While suggesting refinements to a novel excipient review program, overall, IPEC-Americas supports such a program to create the needed incentives for excipient manufacturers and pharmaceutical companies to develop and use novel excipients. “The current environment provides many disincentives for excipient manufacturers to develop any type of novel excipient,” said IPEC-Americas in its comments. “For instance, during early development of a novel excipient, industry has no way to know if it will be acceptable for use. Safety data in human drugs is not available prior to an NDA approval. In some cases where excipients have been previously used in foods and/or cosmetics, relevant safety data may exist. Within the current system, there is limited incentive for an excipient manufacturer to develop a novel excipient or for a formulator to evaluate it unless all other formulation approaches have been unsuccessful. A common phrase in the industry relative to the use of novel excipients is that a pharmaceutical company wants to be ‘first to be second.’ They are not willing to be the first company to use a novel excipient because of the regulatory uncertainty. The proposed Novel Excipient Review Program would be seen as a critical step towards incentivizing and sustaining investment in innovative new materials. Providing a pathway for novel excipients to be reviewed prior to their use in an approved drug product would be seen very positively by both excipient manufacturers and drug formulators.”
The Drug Product Leadership Group of the International Consortium for Innovation and Quality in Pharmaceutical Development (IQ), a technically focused organization of pharmaceutical and biotechnology companies, also supports a novel excipient review program. “The IQ Consortium strongly supports establishing a pilot program for evaluating the safety and quality of novel excipients intended for use in human drugs,” said the organization in comments submitted to the FDA on February 3, 2020. “The IQ Consortium believes that a Novel Excipient Review Program will encourage the pharmaceutical industry to develop and use novel excipients, which in turn would facilitate the development of safe, efficacious and innovative medicines to address therapeutic and patient needs.”
The United States Pharmacopeia (USP), a non-profit scientific and standards-setting organization, also supports a novel excipient review program. USP developed and launched a novel excipients survey in March 2019, the goal of which was to better understand the current drug approval pathway’s impact on novel excipient innovation and to identify challenges and the current state of innovation by stakeholders. “The survey results indicated that the current regulatory approval pathway for excipients creates a challenge for the use of novel excipients,” said USP in its comments to the FDA on January 27, 2020. “Based on the survey results, USP is supportive of a novel excipient review program since it provides a pathway for excipients outside of the normal application review process.”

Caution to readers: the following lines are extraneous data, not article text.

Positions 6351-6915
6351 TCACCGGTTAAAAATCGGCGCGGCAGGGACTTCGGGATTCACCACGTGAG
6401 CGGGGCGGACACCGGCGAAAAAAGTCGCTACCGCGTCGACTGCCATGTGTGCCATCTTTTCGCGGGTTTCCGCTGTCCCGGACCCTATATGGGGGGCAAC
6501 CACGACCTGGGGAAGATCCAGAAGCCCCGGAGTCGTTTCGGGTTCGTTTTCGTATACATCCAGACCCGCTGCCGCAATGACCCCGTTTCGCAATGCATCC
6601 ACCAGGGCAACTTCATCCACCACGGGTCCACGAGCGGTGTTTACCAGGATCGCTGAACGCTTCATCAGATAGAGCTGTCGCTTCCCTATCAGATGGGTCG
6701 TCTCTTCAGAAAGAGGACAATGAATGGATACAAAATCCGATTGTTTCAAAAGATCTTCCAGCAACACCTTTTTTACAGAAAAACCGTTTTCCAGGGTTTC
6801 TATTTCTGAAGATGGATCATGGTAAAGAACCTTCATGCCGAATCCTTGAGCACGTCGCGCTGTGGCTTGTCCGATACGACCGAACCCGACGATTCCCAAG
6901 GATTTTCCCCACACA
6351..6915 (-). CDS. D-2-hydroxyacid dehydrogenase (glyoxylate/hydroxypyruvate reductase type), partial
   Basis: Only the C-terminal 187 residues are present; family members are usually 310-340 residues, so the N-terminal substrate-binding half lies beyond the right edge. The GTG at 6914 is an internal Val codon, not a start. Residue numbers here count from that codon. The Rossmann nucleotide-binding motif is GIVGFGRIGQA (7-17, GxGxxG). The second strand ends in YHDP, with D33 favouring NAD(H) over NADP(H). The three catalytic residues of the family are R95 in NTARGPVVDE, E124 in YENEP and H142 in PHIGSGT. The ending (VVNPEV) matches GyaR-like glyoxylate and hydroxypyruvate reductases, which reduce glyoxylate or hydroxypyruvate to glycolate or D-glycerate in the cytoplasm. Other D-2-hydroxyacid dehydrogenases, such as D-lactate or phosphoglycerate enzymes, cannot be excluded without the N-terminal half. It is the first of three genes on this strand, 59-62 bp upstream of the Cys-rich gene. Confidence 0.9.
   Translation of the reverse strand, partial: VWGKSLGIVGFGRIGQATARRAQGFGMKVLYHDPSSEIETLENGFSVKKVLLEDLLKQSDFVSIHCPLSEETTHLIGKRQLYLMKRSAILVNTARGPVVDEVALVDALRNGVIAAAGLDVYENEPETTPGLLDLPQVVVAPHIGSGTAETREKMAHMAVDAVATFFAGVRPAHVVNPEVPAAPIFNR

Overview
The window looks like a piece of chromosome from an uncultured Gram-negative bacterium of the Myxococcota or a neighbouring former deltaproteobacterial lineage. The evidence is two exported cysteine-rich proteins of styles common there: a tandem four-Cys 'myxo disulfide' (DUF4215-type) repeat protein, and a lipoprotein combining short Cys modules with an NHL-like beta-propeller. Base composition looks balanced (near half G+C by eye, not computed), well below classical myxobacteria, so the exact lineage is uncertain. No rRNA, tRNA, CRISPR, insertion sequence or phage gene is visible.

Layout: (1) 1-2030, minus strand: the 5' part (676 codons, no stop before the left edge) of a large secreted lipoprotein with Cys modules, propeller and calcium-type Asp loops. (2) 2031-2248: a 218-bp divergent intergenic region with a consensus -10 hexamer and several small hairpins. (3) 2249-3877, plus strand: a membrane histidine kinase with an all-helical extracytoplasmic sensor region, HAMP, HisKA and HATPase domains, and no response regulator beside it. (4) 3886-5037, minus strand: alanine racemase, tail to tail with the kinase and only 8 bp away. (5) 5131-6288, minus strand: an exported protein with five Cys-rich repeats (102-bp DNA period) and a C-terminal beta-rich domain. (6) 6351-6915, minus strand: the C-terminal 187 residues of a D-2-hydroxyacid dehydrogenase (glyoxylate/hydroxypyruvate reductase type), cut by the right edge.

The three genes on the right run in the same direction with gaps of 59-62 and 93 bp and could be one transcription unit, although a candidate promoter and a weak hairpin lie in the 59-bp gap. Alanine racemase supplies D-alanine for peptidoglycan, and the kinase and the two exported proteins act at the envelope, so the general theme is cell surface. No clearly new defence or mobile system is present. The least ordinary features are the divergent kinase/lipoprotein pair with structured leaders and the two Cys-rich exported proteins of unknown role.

USP also outlined ways in which the organization could facilitate a novel excipient review program through the United States Pharmacopeia—National Formulary (USP–NF), its compilation of quality standards. In its comments, it said it could explore modifying its pending monograph process (PMP) to clarify how the process could be utilized to facilitate revision of existing USP–NF excipient monographs and potential new monographs for excipients that are being reviewed as part of an FDA drug application. Using the PMP for the creation of an excipient monograph would provide a mechanism for determination of the appropriate identification, compositional, and purity specifications for the novel excipient that coincides with the FDA’s review and approval of the associated application.
Furthermore, USP said in its comments it is working on developing a general chapter that focuses on quality information, including chemistry, identity, and other specifications for excipients that will support industry and the FDA’s review as part of the novel excipient review program. USP said it is interested in discussing approaches with the FDA on how to establish identity specifications for novel excipients that have been evaluated by the FDA. “The availability of standardized identity information for a novel excipient could help industry and the FDA in its establishment and evaluation of quality specifications for novel excipients,” said USP in its comments.